- We can stop it here. I want to point out, this was done, obviously, in the exhibit hall. You can hear all the noise behind it, and that's mitigated for the viewer by having the captions there, but it also just gives a sense of a very vibrant place, that it's happening, and so that's the kind of trade off of not having the ideal sound, but giving a sense of like, wow, sounds like there's a lot of people there.

- Was that shot with the Gather Voices kiosk?

- Yes.

- Yeah, it's good, and there's prompts on there, so people don't just have to come up with something.

- Yeah, it's not talk about anything you want to talk about, it's, answer this question.

- Yeah.

- It's a lot, it's a lot easier for people to do that. And I think once you start to see people standing in line to do it, that also brings other people over, willing to participate.

- People just love being in front of a camera, some people don't.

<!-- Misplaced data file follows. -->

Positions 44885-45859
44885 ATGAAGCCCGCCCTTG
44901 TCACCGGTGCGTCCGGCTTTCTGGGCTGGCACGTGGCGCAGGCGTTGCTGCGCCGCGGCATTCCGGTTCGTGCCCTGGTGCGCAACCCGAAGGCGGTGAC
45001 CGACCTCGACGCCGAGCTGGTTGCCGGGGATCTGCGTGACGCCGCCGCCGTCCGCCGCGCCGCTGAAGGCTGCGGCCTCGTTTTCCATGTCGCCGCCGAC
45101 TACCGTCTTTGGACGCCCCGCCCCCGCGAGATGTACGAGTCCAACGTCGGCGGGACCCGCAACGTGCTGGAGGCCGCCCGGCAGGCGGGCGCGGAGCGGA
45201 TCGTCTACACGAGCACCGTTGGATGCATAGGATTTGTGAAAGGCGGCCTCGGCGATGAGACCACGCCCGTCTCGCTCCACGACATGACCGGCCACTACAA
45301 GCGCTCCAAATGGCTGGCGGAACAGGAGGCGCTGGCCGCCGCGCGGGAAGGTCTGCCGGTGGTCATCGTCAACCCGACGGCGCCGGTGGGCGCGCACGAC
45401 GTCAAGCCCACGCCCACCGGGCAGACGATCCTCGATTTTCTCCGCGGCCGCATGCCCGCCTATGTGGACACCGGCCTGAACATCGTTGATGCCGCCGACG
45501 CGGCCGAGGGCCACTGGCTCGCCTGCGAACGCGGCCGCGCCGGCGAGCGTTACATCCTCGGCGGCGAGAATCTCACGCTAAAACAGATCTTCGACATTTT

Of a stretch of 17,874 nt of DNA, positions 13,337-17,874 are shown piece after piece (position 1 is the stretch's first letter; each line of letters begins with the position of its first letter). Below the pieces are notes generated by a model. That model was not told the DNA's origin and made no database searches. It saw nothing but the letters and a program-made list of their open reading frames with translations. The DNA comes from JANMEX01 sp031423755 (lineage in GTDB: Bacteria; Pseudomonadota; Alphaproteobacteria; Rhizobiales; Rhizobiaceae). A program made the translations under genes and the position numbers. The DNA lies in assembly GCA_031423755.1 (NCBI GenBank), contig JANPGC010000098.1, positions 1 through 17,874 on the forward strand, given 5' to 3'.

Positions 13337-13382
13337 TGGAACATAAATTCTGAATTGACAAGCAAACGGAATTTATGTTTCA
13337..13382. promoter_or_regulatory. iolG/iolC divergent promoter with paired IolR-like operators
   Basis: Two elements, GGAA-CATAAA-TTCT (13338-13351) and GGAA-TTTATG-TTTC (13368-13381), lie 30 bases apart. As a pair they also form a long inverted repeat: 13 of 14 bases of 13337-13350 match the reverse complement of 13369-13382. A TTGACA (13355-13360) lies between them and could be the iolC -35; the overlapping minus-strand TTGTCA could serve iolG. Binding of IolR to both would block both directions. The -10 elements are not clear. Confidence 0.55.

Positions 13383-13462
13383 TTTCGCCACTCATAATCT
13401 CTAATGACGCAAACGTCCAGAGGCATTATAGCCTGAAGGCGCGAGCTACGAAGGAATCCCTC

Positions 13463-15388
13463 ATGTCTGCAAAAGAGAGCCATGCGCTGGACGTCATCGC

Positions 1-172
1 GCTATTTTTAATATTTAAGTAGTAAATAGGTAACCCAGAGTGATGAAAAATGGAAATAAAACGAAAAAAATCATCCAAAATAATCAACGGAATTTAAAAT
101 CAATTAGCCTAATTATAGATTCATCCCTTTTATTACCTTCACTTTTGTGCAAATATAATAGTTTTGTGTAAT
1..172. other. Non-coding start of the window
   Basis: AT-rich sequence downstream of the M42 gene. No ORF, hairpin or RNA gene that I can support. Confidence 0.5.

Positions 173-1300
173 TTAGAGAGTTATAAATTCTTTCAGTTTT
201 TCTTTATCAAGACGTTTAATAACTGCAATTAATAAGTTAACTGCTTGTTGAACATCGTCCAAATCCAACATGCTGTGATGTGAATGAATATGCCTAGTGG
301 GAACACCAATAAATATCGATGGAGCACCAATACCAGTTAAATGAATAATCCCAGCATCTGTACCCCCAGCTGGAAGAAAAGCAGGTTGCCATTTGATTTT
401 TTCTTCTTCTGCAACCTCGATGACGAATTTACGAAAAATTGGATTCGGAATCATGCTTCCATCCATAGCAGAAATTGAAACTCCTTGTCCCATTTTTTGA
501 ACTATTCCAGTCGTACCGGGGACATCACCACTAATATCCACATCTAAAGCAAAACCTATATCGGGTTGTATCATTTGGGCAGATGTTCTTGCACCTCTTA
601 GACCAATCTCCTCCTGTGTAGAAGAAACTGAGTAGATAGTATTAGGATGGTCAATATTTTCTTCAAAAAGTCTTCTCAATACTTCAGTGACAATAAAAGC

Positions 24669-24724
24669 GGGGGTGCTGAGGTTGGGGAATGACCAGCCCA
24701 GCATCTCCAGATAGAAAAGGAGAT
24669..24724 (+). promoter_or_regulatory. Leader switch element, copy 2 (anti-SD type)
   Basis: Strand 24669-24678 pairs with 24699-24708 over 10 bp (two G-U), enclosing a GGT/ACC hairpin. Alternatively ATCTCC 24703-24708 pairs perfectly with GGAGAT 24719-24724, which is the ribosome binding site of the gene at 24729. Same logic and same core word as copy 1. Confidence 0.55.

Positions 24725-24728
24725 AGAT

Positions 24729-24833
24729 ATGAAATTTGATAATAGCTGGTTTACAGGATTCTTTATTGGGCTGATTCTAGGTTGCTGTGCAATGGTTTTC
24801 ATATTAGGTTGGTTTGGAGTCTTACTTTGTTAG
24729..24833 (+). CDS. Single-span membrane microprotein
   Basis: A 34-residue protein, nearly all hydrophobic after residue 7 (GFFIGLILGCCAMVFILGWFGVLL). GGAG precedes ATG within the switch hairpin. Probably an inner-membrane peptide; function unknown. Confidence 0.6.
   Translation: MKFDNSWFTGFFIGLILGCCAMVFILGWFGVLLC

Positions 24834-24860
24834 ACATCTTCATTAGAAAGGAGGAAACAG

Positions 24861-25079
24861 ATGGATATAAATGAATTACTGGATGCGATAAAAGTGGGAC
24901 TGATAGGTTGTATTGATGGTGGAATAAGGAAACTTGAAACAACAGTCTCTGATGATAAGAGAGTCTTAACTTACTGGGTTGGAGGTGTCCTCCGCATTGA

- Well, I'd love to turn to, well, our next video, which I'll just talk about for a second, Kaitlan, but we'll skip the watching. It was an event promotion video and was just a really simple video. We can put the link to that in the chat, if anybody wants to watch it. But what was so interesting to me was, they put a thumbnail of this video in there, and it increased the clickthroughs in their pre-event email by 300%. So that just shows you, it's not about Gather Voices. It's not about tools, it's whatever, but when people have a choice between a big block of text and a video, a thumbnail with a play button, they're going to click on that thumbnail with a play button a lot more often than they're going to click on some text link. And so putting a speaker intro video in your pre-event email, putting your event director, talking about why it's going to be exciting, whatever you've got, you're going to get more engagement on that video content than you are on this big text. And we just don't see enough of it. I mean the 300% more clickthroughs, right? Three X their clickthroughs on the email with the video. That's incredible, and it was so easy, so easy to do. And I'm like, why isn't everybody doing this? And it's because I don't know, they don't know about it. And hopefully, hopefully now they do, but I'm sure you're seeing that, Sam, just that the video in general just gets so much more engagement.